Monday, January 6, 2020

ABS-CBN's franchise problems seen threatening investor confidence

President Rodrigo Duterte’s attacks against media conglomerate ABS-CBN Corp. could spook investors at a time more infrastructure projects heavily depend on private funding and as job-generating foreign investments continue to drop.

Duterte has repeatedly threatened to block the franchise extension of ABS-CBN, which he accused of bias and of not airing his paid political advertisement during the 2016 election campaign. The media company is racing against time as its franchise will expire in March this year. A bill to extend its license for another 25 years is pending in Congress.

“Yes, I believe it (non-renewal of ABS-CBN franchise) can affect investor confidence in the country,” Cid Terosa, economist at the University of Asia and the Pacific, said in an interview. “Any form of active meddling by government on business affairs is always viewed skeptically by businessmen and investors,” Terosa added.

Shares in ABS-CBN shed 21% at the end of 2019. Meanwhile, the Philippine Stock Exchange index, a barometer of investor confidence, rose 4.7% last year.

In a speech last December 30, Duterte told the owners of ABS-CBN to just sell the company, sending its shares tumbling by as much as 6.3% on the first trading day of 2020. Bloomberg expects ABS-CBN to fall to its lowest close since March 2009 as it struggles to recover amid Duterte’s verbal assaults.

“The franchise is crucial to their broadcasting operations so its non-renewal would have a negative impact on their business,” said Japhet Louis Tantiangco, researcher at Philstocks Financial Inc.

“The company could still survive given that it still has other business segments such as film and music production,” Tantiangco added.

Silver lining?
Aside from the troubled media company, Duterte also berated utility firms Manila Water Company Inc. and Maynilad Water Services Inc. and threatened to jail their owners for supposedly forging water contracts with “onerous” provisions. Analysts and business leaders have warned that the presidential tongue-lashing against some of the country’s biggest companies could turn off foreign investors and would not bode well with the Duterte administration’s eagerness to tap private capital to fund its big-ticket infrastructure projects.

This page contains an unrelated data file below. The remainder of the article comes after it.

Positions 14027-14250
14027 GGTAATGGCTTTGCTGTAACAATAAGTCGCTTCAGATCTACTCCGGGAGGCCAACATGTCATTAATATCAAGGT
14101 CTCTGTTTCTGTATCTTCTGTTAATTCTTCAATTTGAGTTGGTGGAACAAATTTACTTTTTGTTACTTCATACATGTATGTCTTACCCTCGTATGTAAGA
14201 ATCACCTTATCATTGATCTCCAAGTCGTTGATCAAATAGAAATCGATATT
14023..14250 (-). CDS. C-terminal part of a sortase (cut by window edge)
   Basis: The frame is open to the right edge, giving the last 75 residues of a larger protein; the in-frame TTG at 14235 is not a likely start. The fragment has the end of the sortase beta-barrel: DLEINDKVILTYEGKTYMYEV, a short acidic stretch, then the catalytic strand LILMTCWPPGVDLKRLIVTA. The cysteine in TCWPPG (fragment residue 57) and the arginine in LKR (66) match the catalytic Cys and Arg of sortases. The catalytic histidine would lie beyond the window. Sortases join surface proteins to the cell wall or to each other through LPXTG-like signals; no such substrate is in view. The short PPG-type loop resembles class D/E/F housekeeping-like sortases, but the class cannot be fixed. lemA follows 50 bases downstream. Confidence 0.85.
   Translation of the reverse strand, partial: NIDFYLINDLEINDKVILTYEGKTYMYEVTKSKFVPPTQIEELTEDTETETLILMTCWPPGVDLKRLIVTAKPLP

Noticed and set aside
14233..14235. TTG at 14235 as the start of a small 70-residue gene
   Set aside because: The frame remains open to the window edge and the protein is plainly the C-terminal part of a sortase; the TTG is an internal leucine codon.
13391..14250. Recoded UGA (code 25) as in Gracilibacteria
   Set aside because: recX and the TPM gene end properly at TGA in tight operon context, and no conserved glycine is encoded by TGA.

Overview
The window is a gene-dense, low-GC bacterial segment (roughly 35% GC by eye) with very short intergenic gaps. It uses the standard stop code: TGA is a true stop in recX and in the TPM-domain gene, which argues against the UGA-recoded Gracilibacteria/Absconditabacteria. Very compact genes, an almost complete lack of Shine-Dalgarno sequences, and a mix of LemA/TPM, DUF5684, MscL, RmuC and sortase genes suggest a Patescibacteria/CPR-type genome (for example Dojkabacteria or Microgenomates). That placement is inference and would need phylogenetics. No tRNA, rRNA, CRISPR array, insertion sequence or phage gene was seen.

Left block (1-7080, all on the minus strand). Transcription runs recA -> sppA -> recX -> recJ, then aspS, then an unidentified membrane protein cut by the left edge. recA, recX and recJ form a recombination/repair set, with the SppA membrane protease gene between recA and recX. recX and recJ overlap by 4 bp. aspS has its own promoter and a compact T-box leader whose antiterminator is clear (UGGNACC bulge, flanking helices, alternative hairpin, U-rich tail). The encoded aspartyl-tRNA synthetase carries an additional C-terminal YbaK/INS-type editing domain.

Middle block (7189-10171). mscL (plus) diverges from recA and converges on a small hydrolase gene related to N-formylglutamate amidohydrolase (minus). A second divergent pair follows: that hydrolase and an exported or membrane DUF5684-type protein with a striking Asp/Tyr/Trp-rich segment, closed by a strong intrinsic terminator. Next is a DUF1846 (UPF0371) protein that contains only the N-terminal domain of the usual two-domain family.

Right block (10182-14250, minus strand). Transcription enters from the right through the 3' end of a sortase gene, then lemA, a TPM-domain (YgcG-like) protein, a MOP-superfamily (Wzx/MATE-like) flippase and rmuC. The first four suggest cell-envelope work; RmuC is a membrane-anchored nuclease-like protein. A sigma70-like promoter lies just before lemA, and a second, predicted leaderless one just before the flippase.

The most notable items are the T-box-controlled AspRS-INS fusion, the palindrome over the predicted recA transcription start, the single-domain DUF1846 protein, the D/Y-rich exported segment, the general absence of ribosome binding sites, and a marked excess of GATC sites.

Duterte’s rants could also worsen falling foreign direct investments in the country. Latest data from the central bank shows net FDI inflows from January to September last year stood at $5.12 billion, down by nearly 37% compared to the $8.11 billion recorded in the same period in 2018. Meanwhile, press freedom advocates fear that 10,000 to 11,000 people are at risk of losing their jobs if ABS-CBN’s broadcast services cease operation.

"For them (investors), it is an indication of the power and influence that government can wield on their activities," UA&P’s Terosa said.

"It raises apprehension and stimulates cautionary behavior that impedes or slows down progressive business and investment decision-making," he added.

In an unprecedented move, at least 12 lawmakers at the House of Representatives – mostly administration allies, including four deputy speakers – have reportedly filed bills seeking the renewal of ABS-CBN’s franchise, running counter to Duterte’s animosity towards the media giant. Citing an “insider,” The STAR reported last week that heated debates are expected when the committee on legislative franchises starts hearing the bills.

PLDT chairman and CEO Manuel Pangilinan said his TV5 Network Inc. is open, but cautious at the same time, to a blocktime deal with ABS-CBN.

"The president might say something so we are also reluctant," said Pangilinan, who is also the chairman of Maynilad. For Philstocks’ Tantiangco, there are still some “opportunities” for ABS-CBN in the event that its legislative franchise is not renewed, although tough times could be ahead for the company.

"It (ABS-CBN) could harness further the growing opportunities in the digital space. Finally, it could also engage in other industries such as cosmetics, food and financial technology," he said.

"Nonetheless, without the franchise, the company will most likely go through challenging times as they adjust to the new circumstances while implementing new business strategies," he added. Editor's Note: Manuel V. Pangilinan, the chairman of Maynilad, is also chief executive of PLDT and of TV5. A unit under PLDT's media conglomerate has a majority stake in Philstar Global Corp., which runs This article was independently produced following editorial guidelines.